# Java implementation of Merge sort not working

I am trying to implement this version of merge sort, as seen in Introduction to Algorithms by Cormen.

``````public static void merge(int[] A, int p, int q, int r) {
int lengthOfLeftSubarray = q - p + 1;
int lengthOfRightSubarray = r - q;

int[] L = new int[lengthOfLeftSubarray + 1];
int[] R = new int[lengthOfRightSubarray + 1];

for(int i=0; i<lengthOfLeftSubarray; i++)
L[i] = A[p + i];

for(int i=0; i<lengthOfRightSubarray; i++)
R[i] = A[q + i];

L[lengthOfLeftSubarray] = -1;
R[lengthOfRightSubarray] = -1;

int i = 0, j = 0;
for(int k=p; k<r; k++) {
if(L[i] <= R[j]) {****
A[k] = L[i];
i++;
}
else {
A[k] = R[j];
j++;
}
}
}

public static void mergesort(int[] A, int p, int r) {
if(p < r){
int q = (p + r) / 2;
mergesort(A, p, q);
mergesort(A, q + 1, r);
merge(A, p, q, r);
}
}

public static void main(String[] args) {
int[] unsorted = {12, 16, 4, 2, 7, 6};
Sorting.mergesort(unsorted, 0, unsorted.length - 1);
System.out.println(Arrays.toString(unsorted));
}
``````

There are two issues that I have:

1. In the book, a sentinel card is mentioned, which is supposed to be some sort of special value to put in an array, which won't interfere with the sorting. I have used -1 because I couldn't think of a way to use infinite, as suggested in the book. Could anyone explain what a sentinel is?
2. The code is throwing an ArrayOutOfBounds exception in the `merge` method, where the four stars are (**). Any ideas as to why this is happening?
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This is from Cormen's introduction to algorithm's, isn't it? I remember the variable names and the use of a sentinel. –  Kon Sep 7 '13 at 21:42
You can use `Integer.MAX_VALUE` as infinity if you are not doing arithmetic on it (other than comparisons). –  zch Sep 7 '13 at 21:58
@Kon: yes, I mentioned it at the beginning of the post. Not too visible, I assume. –  cgf Sep 7 '13 at 23:16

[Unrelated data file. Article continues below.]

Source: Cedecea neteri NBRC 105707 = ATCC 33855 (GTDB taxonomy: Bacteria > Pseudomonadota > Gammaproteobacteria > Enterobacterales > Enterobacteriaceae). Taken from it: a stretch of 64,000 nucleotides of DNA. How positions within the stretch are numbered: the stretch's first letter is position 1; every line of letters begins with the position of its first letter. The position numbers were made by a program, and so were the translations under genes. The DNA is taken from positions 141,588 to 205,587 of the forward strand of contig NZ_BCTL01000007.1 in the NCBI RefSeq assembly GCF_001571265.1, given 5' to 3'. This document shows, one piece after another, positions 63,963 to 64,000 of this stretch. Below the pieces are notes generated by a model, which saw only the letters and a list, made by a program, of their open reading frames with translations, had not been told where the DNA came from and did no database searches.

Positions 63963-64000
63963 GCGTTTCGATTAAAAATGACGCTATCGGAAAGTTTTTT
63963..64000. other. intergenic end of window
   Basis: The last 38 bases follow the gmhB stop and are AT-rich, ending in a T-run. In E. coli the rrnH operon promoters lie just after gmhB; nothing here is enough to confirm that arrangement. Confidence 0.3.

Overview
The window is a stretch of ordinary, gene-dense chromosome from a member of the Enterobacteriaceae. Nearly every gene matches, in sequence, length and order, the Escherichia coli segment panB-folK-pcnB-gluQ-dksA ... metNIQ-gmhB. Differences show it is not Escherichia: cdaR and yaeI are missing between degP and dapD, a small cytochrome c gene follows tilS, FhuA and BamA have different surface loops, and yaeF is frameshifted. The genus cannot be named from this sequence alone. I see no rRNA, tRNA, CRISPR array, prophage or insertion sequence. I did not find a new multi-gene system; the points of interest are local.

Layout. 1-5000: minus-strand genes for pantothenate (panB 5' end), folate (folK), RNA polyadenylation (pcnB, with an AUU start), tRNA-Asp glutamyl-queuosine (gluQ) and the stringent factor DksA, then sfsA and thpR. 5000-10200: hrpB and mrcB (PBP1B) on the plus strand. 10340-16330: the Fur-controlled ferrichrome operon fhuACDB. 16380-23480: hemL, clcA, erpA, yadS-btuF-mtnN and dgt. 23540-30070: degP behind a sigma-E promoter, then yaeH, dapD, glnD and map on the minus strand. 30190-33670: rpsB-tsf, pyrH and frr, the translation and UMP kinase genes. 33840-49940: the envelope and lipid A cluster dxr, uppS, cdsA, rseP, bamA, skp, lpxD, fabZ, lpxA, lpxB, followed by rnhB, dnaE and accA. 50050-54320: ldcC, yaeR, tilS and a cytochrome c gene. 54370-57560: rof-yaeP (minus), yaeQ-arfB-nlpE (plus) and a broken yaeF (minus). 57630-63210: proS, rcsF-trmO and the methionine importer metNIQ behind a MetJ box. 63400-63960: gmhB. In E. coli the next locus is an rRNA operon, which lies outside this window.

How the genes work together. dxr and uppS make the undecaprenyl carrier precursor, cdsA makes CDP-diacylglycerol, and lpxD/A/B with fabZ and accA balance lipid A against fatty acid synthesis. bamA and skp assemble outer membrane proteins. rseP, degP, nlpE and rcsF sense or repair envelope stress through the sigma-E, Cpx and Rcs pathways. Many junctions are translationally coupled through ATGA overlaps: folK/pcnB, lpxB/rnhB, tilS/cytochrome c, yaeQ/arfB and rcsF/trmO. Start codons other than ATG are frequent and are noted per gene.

@zch, thanks for the tip. –  cgf Sep 7 '13 at 23:17
@cgf Without even really reading your code, have you considered just printing out the indices right before that `if` statement? You'll probably be able to watch the indices slowly change until, well, one of them accesses a part of an array that is out of it's bounds. –  roliu Sep 8 '13 at 2:23
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On a cursory glance (i.e. I did not fix the code and run it locally to confirm the test case works), it looks like there's two bugs:

1)

``````for(int i=0; i<lengthOfRightSubarray; i++)
R[i] = A[q + i];
``````

The right subarray should start at `q + 1` just like it did when you did the recursive call:

``````mergesort(A, q + 1, r);
``````

2) In the OP comments it looks like you sorted this out, but your choice of sentinel value doesn't work. The point of the sentinel value depends on the algorithm. In this case, the point of the sentinel value was that it was supposed to be larger than any element in the input array `unsorted`. In particular, when you do the `merge` the entire point is that you have two sorted sub arrays and want to merge them into one bigger, and still sorted, array. So quick example:

``````---- At the beginning ----
LEFT: {4, 12 16, INFINITY}
^
RIGHT: {2, 6, 7, INFINITY}
^
MERGED ARRAY: { }
^

---- After one iteration of the for loop ----
LEFT: {4, 12 16, INFINITY}
^
RIGHT: {2, 6, 7, INFINITY}
^
MERGED ARRAY: {2}
^

---- After second iteration of the for loop ----
LEFT: {4, 12 16, INFINITY}
^
RIGHT: {2, 6, 7, INFINITY}
^
MERGED ARRAY: {2, 4}
^

---- After third iteration of the for loop ----
LEFT: {4, 12 16, INFINITY}
^
RIGHT: {2, 6, 7, INFINITY}
^
MERGED ARRAY: {2, 4, 6}
^

---- After fourth iteration of the for loop ----
LEFT: {4, 12 16, INFINITY}
^
RIGHT: {2, 6, 7, INFINITY}
^
MERGED ARRAY: {2, 4, 6, 7}
^
``````

And you can see why the sentinel value is important here. Since the right index is pointing at `INFINITY`, the elements in the left sub array will be merged appropriately. It is easy to put `-1` in place of `INFINITY` and watch your `merge` trigger an `ArrayOutOfBounds` exception.

The entire reason the sentinel value is useful just because we don't want to handle the case when one sub array runs out of values. You could easily implement the algorithm and check when a a sub array runs out of elements (at which point you'd just fill it in with the rest of the other sub array), but it's slightly less clean and harder to reason about. Putting a sentinel value ensures that neither sub array will run out of elements which allows you to write the proof (the the algorithm works!) in a simpler way.

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